Further, mCL-2/L cells (1×104 cells/well) were seeded in 96-well plates in the same manner as above and cultured at 37° C. in a 5% CO2 atmosphere for 1 day, and supernatants were then removed. After suspensions of Jurkat/FcyRIIIa/NFAT-Luc and Jurkat/FcyRIIa/NFAT-Luc in Opti-MEM1 Reduced Serum Media were individually seeded at 1×105 cells/well/90 μL, anti-CL-2 antibody 1A2, anti-CL-2 chimeric antibody 1A2, rat IgG antibody, and human IgG antibody were individually added in an amount of 10 μL, and co-culture was performed at 37° C. in a 5% CO2 atmosphere for 5 hours. After the culture, luciferase activity was measured by the ONE-Glo Luciferase Assay System (Promega). FIG. 17 shows the results of luciferase activity measurement. FIG. 17 A shows the measurement results of luciferase activity obtained by using the Jurkat/FcyRIIIa/NFAT-Luc. FIG. 17 B shows the measurement results of luciferase activity obtained by using Jurkat/FcyRIIa/NFAT-Luc.

As is apparent from FIGS. 16 and 17, the anti-CL-2 antibody 1A2 and the anti-CL-2 chimeric antibody 1A2 were both confirmed to activate the FcyIIa receptor and the FcyIIa receptor in a concentration-dependent manner in the presence of hCL-2/HT1080 cells, or in the presence of mCL-2/L cells. The results show that the anti-CL-2 antibody 1A2 and the anti-CL-2 chimeric antibody 1A2 both have the ability to activate NK-cells, neutrophils, macrophages, and the like that express Fcy receptors in the presence of hCL-2 expressing cells.

Example 16: Evaluation of ADCC Activity of Anti-CL-2 Chimeric Antibody

Peripheral blood mononuclear cells (PBMC) (Precision Bioservices) were dissolved at 37° C. One vial of PBMC (10×106 cells) was washed with RPMI1640 and then suspended in RPMI1640. hCL-2/HT1080 cells suspended in RPMI1640 and PBMC were seeded in 96-well plates at 1×104 cells/well/90 μL and 2×105 cells/well/90 μL, respectively. Antibody solutions or culture media each prepared by adjusting anti-CL-2 chimeric antibody 1A2 to final concentrations of 0 (no addition of antibody), 0.01, 0.1, and 1 μg/mL were individually added in an amount of 20 μL. Culturing was performed at 37° C. in a 5% CO2 atmosphere for 4 hours. After 4 hours, 10 μL of WST-8 reagent (Nacalai tesque, Inc.) was added. After culturing was performed at 37° C. for 1 hour, the absorbance was measured at 450 nm. The relative absorbance at various antibody concentrations was determined, based on the absorbance of the antibody-free group as a reference. The cell viability rate was calculated. FIG. 18 shows the results.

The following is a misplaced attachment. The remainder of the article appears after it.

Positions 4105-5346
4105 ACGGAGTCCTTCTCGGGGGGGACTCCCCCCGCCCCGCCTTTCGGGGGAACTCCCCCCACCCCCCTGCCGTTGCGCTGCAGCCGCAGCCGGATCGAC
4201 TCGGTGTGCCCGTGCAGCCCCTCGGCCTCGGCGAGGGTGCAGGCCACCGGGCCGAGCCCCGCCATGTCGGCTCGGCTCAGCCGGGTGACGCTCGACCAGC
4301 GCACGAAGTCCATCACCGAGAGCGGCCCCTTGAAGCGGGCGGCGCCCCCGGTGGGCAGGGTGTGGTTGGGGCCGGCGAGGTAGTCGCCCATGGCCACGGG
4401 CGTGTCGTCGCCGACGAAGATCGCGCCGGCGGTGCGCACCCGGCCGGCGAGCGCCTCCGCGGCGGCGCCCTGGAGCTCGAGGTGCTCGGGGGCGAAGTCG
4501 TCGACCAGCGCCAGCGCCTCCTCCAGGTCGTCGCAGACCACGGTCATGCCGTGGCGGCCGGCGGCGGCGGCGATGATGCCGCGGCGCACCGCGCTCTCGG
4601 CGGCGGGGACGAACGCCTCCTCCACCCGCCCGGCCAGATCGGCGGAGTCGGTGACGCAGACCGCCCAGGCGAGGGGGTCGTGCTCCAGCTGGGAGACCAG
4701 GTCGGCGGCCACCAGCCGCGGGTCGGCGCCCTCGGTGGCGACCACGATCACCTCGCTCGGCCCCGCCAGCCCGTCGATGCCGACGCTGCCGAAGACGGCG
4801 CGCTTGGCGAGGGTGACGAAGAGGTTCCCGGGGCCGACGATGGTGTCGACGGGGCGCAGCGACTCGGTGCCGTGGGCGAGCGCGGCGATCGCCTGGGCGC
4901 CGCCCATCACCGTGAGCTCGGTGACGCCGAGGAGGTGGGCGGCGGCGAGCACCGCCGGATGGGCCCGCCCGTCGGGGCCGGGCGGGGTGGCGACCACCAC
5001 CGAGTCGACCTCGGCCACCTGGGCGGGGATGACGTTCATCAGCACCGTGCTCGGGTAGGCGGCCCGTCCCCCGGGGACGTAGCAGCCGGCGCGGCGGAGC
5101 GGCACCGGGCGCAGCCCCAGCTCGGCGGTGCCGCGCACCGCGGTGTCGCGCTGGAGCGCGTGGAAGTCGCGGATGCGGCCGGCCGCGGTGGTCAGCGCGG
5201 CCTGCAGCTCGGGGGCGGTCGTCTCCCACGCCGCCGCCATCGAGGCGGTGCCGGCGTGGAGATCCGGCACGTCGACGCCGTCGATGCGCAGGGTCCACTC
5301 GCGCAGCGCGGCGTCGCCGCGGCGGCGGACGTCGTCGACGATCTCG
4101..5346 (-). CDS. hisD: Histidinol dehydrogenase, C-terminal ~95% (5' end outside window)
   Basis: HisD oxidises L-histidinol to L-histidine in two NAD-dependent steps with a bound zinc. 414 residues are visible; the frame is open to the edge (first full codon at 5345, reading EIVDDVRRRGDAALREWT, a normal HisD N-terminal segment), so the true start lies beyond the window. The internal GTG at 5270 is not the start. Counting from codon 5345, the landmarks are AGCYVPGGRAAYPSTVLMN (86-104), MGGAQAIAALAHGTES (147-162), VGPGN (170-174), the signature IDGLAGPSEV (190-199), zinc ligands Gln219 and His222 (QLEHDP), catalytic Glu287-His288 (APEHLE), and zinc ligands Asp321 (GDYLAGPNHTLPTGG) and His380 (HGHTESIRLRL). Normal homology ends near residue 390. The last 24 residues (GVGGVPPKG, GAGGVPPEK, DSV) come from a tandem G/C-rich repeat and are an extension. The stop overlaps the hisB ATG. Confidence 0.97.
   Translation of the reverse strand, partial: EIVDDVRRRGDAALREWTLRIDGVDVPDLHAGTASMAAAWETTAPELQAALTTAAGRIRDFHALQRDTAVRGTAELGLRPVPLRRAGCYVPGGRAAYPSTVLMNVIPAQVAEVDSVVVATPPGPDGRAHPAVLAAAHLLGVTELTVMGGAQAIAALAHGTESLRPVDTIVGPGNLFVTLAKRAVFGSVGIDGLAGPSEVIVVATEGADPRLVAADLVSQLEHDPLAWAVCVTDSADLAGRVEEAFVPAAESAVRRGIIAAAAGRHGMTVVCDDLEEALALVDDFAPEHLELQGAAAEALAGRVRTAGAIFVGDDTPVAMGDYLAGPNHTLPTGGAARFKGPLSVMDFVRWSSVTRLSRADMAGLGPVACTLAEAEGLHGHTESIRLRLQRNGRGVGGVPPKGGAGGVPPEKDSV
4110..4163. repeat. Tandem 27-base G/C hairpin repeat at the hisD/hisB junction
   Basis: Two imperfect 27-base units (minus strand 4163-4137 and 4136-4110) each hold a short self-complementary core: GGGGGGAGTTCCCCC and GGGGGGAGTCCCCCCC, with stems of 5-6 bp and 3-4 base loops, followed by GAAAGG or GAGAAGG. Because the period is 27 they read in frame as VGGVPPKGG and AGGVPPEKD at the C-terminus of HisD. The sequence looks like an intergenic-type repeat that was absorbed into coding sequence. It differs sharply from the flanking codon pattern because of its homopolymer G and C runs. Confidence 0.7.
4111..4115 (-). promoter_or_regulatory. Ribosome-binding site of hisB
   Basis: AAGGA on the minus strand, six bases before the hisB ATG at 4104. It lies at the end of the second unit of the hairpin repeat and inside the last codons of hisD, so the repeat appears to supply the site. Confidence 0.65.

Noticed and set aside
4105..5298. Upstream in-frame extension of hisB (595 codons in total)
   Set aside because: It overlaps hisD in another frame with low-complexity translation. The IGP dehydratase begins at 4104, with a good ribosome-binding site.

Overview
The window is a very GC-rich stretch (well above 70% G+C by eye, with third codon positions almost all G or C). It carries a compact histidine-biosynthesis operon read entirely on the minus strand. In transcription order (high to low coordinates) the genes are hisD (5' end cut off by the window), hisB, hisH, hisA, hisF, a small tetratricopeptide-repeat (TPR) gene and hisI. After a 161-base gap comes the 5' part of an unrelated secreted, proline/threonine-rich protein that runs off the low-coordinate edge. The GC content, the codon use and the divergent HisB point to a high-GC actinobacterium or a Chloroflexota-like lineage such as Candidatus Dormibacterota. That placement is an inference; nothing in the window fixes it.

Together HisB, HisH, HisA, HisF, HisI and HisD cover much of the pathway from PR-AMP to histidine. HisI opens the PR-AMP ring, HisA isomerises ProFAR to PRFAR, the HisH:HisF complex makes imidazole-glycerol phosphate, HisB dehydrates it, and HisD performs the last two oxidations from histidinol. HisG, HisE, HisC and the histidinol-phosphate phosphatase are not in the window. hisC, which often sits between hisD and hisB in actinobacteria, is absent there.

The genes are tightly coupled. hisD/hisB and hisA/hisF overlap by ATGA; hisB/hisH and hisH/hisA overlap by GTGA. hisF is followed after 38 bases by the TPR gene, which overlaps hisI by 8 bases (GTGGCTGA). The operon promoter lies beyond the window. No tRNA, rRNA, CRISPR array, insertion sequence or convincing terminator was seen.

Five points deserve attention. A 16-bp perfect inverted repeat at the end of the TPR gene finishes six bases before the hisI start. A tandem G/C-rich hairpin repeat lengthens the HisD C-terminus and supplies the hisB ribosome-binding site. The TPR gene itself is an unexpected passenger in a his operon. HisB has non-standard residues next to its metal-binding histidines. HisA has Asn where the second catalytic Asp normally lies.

As is apparent from FIG. 18, the cell viability rate in the anti-CL-2 chimeric antibody-added group was confirmed to decrease in a concentration-dependent manner, as compared with the antibody-free group. The results showed that the anti-CL-2 chimeric antibody has antibody-dependent cytotoxic activity (ADCC activity).

Example 17: Evaluation of Tumor Accumulation of Anti CL-2 Antibody

Fluorescently labeled antibodies in which the lysine residue in constant regions of anti-CL-2 antibody 1A2 and rat IgG antibody was chemically modified with CF750 (a fluorescent material) were prepared in accordance with the protocol of a XenoLight CF fluorescent labeling kit (Caliper). Specifically, 1 mg of each antibody and 0.05 μmol of CF750 were mixed and allowed to react at room temperature for 1 hour. Samples were collected in centrifuge tubes with filters, washed with PBS (pH 7.4) 3 times, then dissolved in 1 ml of PBS, and filtered through a 0.22 pm filter. The protein concentrations were then determined by the absorbance method. The fluorescently labeled antibodies produced by these procedures are hereinafter referred to as “CF750-labeled anti-CL-2 antibody 1A2” and “CF750-labeled rat IgG antibody.”

hCL-2/HT1080 cells (1.0×107 cells/mouse) were subcutaneously administered to BALB/c Slc-nu/nu mice (female, 7 weeks old). After 4 weeks, when the tumor had become sufficiently large, the CF750-labeled anti-CL-2 antibody 1A2 and CF750-labeled rat IgG antibody produced above (20 μg per mouse) were intravenously administered. The fluorescence intensity of the whole image of each mouse was photographed with an imaging device (Maestro EX) 6 hours, 24 hours, and 72 hours after the administration. The heart, lungs, liver, kidneys, intestines, and tumors were then isolated, and their fluorescence intensities were measured with the imaging device described above and analyzed by software (Maestro 2.10.0). The fluorescence intensity of each organ was measured in terms of % injected dose/g (% ID/g). FIG. 19 shows the results.

As is apparent from FIG. 19, the anti-CL-2 antibody 1A2 was accumulated in the tumor tissue 6 hours after the administration. The results show that anti-CL-2 antibody is capable of targeting CL-2 expressing cells in vivo.

Example 18: Evaluation of Antitumor Effect of Anti-CL-2 Antibody

hCL-2/HT1080 cells (1.0×107 cells/mouse) were subcutaneously administered to BALB/c Slc-nu/nu mice (female, 7 weeks old). Control rat IgG (R&D Systems) (1 mg/kg body weight) and anti-CL-2 antibody 1A2 (1 mg/kg body weight) were intraperitoneally administered twice a week for 4 weeks from the date of transplantation. Before each administration, the mice were weighed and tumor size was measured. The tumor size was calculated based on the following formula [1].